Joe’s proactive technique is refreshing and possible because of the size of the facility. Abington is home to approximately sixty-nine residents and contains one dining hall. A small scale operation, such as this, allows for a more personal environment. In regard to working in a larger scale dining hall, Joe says, “I could not be in the kitchen and intermingle. It was more about the paperwork and meeting budgets.” Upon arriving at Abington, Joe made many changes to the dining hall, both in its food and aesthetics. “Past management provided much more basic food [with less garnish and side dishes] and much less social interaction.” Joe feels that good food only gets better when accompanied with a pleasant and social environment. Despite his busy schedule, he always makes time to mingle with the residents at Abington. Joe says, “I got it down to a science. Despite the derailment of emergencies and necessities, I try to stay on a tight schedule. I consider how long I can afford to spend with each resident.” Gesturing towards the round mahogany table and chairs in the dining hall, Joe shows me that he has formalized the dining environment. A grand chandelier hangs in the center of the room. Abington’s dining room feels like a family dining room: the round tables promote a sense of community. Three sides of the dining hall are floor-to-ceiling windows. Adorned with draperies, they allow plenty of sunlight and quite a beautiful view.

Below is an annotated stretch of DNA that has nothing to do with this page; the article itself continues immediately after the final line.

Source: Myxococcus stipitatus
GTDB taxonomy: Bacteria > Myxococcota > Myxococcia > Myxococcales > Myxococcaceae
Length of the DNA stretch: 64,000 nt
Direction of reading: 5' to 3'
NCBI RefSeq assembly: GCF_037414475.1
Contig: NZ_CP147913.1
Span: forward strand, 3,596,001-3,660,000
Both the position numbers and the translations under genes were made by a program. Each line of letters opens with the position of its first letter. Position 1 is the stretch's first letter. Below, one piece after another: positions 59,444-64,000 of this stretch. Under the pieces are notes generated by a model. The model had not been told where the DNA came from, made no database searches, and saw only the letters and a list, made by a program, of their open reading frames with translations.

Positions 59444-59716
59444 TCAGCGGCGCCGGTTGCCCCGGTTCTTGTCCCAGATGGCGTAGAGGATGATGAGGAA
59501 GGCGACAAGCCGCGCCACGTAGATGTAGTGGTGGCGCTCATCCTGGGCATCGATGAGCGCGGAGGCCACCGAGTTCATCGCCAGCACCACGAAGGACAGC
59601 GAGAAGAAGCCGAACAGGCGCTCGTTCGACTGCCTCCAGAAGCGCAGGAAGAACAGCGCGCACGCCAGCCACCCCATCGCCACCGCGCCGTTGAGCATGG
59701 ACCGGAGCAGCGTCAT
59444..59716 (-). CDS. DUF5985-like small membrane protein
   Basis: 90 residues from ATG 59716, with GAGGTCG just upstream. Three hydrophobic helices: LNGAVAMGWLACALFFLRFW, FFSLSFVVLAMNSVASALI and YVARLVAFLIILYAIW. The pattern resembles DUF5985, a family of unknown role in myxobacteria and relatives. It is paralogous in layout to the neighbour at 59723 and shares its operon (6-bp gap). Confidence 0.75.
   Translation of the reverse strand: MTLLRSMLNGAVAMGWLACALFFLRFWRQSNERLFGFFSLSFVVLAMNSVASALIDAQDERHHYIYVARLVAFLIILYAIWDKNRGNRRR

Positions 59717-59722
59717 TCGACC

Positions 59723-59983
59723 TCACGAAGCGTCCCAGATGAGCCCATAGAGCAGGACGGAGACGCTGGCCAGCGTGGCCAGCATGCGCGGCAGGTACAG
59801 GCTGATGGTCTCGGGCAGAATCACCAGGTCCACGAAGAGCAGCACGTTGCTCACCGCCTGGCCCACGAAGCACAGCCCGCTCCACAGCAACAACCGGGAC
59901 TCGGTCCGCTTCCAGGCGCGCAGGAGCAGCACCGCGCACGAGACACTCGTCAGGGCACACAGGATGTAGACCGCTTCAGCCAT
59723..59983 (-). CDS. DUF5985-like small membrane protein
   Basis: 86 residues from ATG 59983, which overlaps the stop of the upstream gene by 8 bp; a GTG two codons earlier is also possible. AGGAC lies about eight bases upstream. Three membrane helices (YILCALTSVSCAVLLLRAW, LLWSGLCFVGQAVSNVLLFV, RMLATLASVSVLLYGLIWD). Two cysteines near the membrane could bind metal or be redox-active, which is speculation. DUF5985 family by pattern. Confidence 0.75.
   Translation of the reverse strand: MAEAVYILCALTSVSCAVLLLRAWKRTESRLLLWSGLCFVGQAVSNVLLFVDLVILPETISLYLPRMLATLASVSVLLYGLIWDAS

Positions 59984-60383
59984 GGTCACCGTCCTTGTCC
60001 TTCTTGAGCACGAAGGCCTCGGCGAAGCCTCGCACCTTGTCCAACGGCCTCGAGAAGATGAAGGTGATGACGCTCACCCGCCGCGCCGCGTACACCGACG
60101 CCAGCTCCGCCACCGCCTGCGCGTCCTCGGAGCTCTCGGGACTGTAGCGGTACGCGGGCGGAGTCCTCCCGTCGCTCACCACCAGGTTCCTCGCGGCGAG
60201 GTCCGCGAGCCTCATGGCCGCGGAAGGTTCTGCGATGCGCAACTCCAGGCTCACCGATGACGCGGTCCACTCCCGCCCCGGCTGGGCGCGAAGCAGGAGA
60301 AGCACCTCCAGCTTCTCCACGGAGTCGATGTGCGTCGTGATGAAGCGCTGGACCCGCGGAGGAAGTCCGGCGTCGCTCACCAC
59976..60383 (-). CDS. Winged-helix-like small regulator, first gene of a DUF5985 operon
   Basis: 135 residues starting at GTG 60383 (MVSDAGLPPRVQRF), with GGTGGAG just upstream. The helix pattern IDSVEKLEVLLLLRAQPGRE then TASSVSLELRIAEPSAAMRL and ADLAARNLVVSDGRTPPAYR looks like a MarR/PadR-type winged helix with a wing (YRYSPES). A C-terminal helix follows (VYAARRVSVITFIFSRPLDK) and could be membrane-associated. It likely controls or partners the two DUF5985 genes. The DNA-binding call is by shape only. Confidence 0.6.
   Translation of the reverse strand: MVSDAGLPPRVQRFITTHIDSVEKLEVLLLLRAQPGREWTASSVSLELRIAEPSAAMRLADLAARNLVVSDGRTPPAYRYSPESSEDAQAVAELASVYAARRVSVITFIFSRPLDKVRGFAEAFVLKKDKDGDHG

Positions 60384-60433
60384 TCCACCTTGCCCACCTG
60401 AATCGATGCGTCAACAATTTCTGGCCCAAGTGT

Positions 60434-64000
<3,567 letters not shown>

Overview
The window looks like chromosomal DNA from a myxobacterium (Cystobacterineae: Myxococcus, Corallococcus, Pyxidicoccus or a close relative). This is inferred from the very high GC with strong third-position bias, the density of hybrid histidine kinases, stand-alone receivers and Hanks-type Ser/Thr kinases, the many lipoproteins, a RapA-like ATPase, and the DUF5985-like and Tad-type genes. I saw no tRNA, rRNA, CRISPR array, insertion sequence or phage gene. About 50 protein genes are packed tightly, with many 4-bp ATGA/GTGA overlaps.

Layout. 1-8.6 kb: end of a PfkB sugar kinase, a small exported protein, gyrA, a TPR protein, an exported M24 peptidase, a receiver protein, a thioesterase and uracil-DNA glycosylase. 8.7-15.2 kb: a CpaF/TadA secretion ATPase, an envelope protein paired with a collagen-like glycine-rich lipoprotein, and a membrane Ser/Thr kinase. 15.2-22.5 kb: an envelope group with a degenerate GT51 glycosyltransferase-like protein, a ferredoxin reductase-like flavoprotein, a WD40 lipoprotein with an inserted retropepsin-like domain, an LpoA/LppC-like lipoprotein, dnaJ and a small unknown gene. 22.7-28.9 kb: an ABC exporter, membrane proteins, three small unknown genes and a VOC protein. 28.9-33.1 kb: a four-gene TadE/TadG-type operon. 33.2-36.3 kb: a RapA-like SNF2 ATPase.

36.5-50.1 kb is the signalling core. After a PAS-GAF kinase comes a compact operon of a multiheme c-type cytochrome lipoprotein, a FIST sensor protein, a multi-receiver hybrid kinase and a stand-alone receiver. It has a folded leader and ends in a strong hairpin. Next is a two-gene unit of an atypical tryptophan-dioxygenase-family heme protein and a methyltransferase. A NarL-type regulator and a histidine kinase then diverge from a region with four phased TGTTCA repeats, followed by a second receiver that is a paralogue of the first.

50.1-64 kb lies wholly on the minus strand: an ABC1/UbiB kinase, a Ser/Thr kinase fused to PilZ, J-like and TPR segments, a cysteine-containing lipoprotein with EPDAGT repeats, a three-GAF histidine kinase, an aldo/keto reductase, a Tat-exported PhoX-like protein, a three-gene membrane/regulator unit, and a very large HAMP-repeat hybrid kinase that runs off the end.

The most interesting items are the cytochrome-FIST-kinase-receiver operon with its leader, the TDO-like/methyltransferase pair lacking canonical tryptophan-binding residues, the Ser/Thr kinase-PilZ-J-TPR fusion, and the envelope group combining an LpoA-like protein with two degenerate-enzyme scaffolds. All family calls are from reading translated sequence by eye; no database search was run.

Abington is an assisted living facility for senior citizens. It sits high up on Morgan Hill in a rural setting in Easton, Pennsylvania. The first exit off of Route 78 West leads to a small and winding road. To your right is a golf course and to your left is a cemetery. Just past all of this and down a long driveway sits Abington. This facility recently celebrated its fifth anniversary. My grandmother, Julia Veres, has lived at Abington for two years. About a year prior to her arrival, she fell and broke her arm while bending down to play with a puppy. At this time, Grandma Julia was living independently at her home in Phillipsburg, NJ. Although her advanced age and decline in health made it necessary for family members to check in on her daily, her fall was the deciding factor in choosing assisted living. My family knew that she could not live on her own any longer. My grandmother lived with us for a few months before alternating to live with my uncle in Easton and my aunt in South Jersey. The constant moving was unfair to Grandma Julia, who longed for a place of her own to watch Jeopardy and do her crosswords. After thorough research, my family decided on a new home: Abington Manor. With a new wardrobe and hairdo, Julia arrived at Abington in March of 2012 and has thrived ever since. My family is grateful for the amount of care and emotional attention she receives. At 91, she is very articulate and witty, and has made many friends with the devoted staff and fellow residents. Julia’s apartment is complete with a loveseat, reclining chair, her double bed, and several stuffed cats that rest on her bed when she is not. Her walls are decorated with photographs of family, and things from her home in Phillipsburg. At first glance, Grandma Julia’s room resembles her old bedroom so much, that one may forget that she is not in her old house. My grandmother loves food. “Food is my friend,” she often says. As a child of the Depression, she recounted many times going to bed with an empty stomach and always told her grandchildren not to waste food. Dining out with Grandma was always a weekend treat. Obviously, Grandma Julia has a very special place in her heart for Joe, the man behind the delicious menus at Abington.